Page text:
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Are men really 'superior beings'? It seems like society has told us to believe so for far too long and silenced women in the process.
Are men really ‘superior beings’? It seems like society has told us to believe so for far too long and silenced women in the process.
In Malayalam, there is a saying which roughly translates to “your husband is equal to God.”Such thoughts are common across communities in India. If not God, a majority of Indians still consider men as superior human beings. Superior in knowledge, strength and not to mention demands. But beneath this adulation, lies a secret hidden by society for centuries.
A secret no mother tells her daughter and no father admits to it. A secret though known, but not discussed openly in families.
It took me 44 years to discover this secret.
Born in an orthodox South Indian family, I was used to hearing the phrase, “Ask the men for help”. The moment things got a little difficult, my mom rang up my father in his office. The child falling sick, a dispute with the neighbour, problems with water supply, an electrical appliance not functioning, investment decisions- all of this required intervention by the male species.
And the male species solved the problem, at least they made it appear that they did it. Naturally, They felt superior. And the women were grateful that they did not have to bother with the “impossible task.” It was often repeated that women cannot manage without male company. A male companion was considered a safety shield during the night time or while travelling to unknown places.
After the Nirbhaya case, I used to ask my mom why the male shield didn`t work in her case? In many cases, the presence of a male companion is hardly a deterrent for assaulters. But Mom still held on to her belief and I soon discovered that belief and logic are not the best of friends.
Enter my grownup self. Times have changed, and so have my responsibilities. And certain twists and turns in my life put more than the regular share of responsibilities on my plate. I had to step up. And I discovered something which no man would admit.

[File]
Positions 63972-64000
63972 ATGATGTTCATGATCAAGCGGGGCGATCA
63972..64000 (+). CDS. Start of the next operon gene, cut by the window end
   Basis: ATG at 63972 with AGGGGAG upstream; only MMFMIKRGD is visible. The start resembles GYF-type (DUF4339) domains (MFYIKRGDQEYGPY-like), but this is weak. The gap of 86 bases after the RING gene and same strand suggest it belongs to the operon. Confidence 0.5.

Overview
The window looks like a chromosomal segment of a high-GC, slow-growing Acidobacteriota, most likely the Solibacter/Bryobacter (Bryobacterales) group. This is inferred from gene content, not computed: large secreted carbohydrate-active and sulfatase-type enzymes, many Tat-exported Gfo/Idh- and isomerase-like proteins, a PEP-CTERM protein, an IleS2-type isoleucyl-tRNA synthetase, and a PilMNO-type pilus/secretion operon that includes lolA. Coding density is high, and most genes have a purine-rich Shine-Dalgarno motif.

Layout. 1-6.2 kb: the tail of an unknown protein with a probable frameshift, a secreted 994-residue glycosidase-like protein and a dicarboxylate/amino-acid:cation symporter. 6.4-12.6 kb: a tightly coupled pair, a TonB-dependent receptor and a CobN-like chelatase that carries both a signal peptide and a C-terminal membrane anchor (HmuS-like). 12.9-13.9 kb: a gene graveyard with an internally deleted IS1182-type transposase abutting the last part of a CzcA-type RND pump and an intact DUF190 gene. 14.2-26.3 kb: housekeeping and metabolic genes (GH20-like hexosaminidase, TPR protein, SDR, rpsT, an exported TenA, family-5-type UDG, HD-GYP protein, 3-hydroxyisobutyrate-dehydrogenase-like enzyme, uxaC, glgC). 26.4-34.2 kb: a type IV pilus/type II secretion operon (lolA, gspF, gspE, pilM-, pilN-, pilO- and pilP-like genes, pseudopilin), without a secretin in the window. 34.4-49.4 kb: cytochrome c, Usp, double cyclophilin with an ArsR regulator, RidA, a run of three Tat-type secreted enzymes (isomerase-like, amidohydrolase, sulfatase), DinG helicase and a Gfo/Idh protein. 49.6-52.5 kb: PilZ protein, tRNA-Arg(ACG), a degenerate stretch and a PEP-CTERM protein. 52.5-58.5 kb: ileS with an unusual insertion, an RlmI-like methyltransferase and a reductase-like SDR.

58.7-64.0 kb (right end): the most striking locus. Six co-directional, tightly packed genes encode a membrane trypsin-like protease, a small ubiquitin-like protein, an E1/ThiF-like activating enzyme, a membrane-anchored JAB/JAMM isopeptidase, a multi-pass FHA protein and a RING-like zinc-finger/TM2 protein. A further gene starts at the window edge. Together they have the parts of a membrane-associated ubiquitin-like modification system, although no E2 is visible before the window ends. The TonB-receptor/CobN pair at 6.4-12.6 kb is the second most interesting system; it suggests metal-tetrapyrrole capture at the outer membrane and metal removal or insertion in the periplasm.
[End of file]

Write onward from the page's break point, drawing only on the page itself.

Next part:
I discovered that men don’t have all the answers. Being born with a different set of reproductive organs does not automatically empower you with all the answers. The answers are out there and you have to go looking for it- being a man or woman is immaterial.
But men have known this all along. Why do you think men place restrictions on women stepping out of the house, studying too much, handling money, working in male bastions?
Perhaps, women will then have more answers than men. Who will ask the “men to help?” It certainly reduces the importance of the male species. And what is not important, will not be tolerated.
And this belief has nothing to do with education. I come from Kerala where the girls are highly educated. Post-graduation is considered the normal qualification over there. Girls are encouraged to work. Girls having good jobs are sought after in the marriage market.
But even in this scenario, there is a strong social setup which places the men many notches above women. And women are equal if not more contributors to this skewed social structure. A working woman will travel for 50-60 km to get to her workplace but once home, she will want her husband to accompany her to the market.
I have witnessed my highly educated cousins stand by meekly while their husbands discuss their ailments with the doctor. These sort of important discussions are best left to the men. Men know better. But naturally, when a woman steps behind and lets the male handle everything, naturally he will have better knowledge.
But when a woman steps alongside a man she discovers that his knowledge is only as good or as bad as his experiences. I live in Mumbai. Here, we have a Managing Committee set up to manage the day to day running of our apartment.